Last week we had a holiday of sorts called Fat Tuesday. (Mardi Gras means Fat Tuesday in French! I just learned this.) This alludes to the last day of feasting before Lent. While not everyone celebrates this, it did make me step back and look at just how many holidays and celebrations we have in this country that involve eating. While I stuffed my face with a paczki — an oversized Polish Donut with filling for those of you asking yourselves “What’s a Paczki?” — I decided to take some time and look into this subject.
In this country, we find reasons to stuff our face for just about every occasion you could possibly think of. Often times we are stuffing our faces with food (or stuff that we call food) that we really shouldn’t. Stuff that some of us who are trying to eat smart and stay within our dietary goals tend to regret the next day.
Why do we do this to ourselves? Food has long been associated with the celebration of big events, and also a coping mechanism to help us work through others. Whether that something is good or bad, it does not matter. When there is a wedding, we celebrate afterwards at a reception that has a feast. When there is a funeral, a gathering called a wake happens afterwards where people get together and talk about the deceased while they (you guessed it) feast.
Our holidays are no different either. Can you think of one Christmas, Easter, or Thanksgiving that didn’t have a big meal that was prepared and served with the intention of spending time with family? Real holidays like these aren’t the only ones. There are others as well that involve eating sweets such as Halloween and Valentine’s Day. And as if that weren’t enough, we invent other holidays to eat even more treats on, such as Sweetest Day. Even Super Bowl Sunday has turned into a holiday of sorts, where we gather with friends to eat and watch the Big Game.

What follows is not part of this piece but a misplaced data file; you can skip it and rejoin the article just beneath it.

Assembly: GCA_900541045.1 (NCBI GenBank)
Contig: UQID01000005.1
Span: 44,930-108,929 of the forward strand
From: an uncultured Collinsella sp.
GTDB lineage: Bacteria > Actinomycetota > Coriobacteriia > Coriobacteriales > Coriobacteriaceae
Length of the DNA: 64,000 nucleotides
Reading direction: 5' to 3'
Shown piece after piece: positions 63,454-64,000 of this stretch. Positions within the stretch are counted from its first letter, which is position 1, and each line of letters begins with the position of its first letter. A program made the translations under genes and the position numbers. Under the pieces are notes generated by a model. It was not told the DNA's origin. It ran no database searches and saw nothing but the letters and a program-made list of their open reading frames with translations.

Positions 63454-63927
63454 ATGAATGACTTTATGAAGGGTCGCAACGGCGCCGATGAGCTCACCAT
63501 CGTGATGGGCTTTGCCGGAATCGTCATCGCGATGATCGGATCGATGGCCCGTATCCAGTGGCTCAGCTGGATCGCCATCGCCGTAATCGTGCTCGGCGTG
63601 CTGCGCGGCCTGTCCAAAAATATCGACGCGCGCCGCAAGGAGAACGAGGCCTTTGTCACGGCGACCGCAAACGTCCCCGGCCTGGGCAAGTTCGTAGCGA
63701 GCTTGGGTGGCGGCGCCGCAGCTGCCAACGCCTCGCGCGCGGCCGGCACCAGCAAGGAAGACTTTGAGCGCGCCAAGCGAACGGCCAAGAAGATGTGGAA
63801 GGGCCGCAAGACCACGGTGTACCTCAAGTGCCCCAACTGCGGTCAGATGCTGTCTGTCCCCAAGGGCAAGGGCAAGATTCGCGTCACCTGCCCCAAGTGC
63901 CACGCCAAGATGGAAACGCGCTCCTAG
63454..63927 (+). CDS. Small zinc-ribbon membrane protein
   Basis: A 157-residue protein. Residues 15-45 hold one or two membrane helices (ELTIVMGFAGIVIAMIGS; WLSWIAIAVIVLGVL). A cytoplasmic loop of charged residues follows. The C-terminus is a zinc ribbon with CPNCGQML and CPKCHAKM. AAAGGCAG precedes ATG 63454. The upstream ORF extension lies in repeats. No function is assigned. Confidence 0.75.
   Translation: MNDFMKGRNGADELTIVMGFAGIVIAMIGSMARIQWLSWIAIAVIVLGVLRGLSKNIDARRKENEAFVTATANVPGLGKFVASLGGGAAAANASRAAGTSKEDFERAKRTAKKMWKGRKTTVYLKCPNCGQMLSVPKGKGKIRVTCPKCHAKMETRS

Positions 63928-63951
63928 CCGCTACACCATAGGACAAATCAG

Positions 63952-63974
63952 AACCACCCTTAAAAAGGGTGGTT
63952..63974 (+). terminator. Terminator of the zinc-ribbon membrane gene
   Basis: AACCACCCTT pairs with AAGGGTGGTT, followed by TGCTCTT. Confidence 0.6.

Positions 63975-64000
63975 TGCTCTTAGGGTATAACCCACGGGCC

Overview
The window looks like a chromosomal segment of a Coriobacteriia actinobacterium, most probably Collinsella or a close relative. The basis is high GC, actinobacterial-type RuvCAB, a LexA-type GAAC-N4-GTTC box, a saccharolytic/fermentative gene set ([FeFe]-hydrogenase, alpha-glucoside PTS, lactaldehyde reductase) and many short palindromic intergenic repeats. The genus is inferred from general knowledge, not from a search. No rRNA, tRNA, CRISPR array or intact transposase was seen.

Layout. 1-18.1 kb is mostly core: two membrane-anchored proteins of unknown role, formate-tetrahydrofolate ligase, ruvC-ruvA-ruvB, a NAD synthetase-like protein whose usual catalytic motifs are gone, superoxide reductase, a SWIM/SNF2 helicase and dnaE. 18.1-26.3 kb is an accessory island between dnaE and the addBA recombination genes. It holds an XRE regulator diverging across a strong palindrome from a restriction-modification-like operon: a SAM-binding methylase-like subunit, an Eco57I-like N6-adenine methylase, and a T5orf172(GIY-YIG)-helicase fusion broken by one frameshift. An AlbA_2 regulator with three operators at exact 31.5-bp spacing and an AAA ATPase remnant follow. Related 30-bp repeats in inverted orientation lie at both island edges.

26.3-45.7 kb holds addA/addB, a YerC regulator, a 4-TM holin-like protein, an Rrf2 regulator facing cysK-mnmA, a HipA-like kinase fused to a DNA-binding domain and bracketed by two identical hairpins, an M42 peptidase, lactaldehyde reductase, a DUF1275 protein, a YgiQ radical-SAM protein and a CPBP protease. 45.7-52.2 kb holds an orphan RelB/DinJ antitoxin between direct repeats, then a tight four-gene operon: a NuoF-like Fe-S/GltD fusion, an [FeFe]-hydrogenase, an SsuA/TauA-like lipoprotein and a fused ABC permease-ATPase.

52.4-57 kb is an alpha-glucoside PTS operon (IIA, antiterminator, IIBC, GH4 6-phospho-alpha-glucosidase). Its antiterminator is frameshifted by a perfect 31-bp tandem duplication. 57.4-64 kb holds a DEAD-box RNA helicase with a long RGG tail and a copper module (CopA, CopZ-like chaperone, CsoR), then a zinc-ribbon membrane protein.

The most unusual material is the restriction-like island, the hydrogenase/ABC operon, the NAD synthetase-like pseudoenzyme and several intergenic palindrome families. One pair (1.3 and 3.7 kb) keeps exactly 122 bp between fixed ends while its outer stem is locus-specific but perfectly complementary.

We as a society have no problem whatsoever finding reasons to eat. What we do have a problem with is finding reasons to not eat so much! I’m not trying to dissuade anyone from eating what they love in times of celebration — just to point out that you should try to be smart with your choices and how much you eat. We are raised to think that if we don’t eat when we are offered food by a host that it is rude. We are taught that we should always finish what is on our plate. If you’re concerned with that, then eat a little but don’t force yourself to eat more than you need to. Just pay attention to what and how much.
There is nothing wrong with eating that one paczki on Fat Tuesday! It’s perfectly okay to treat yourself to that yummy treat. Just don’t eat the whole box!
Happy eating everyone!
Written by Christopher Smyth
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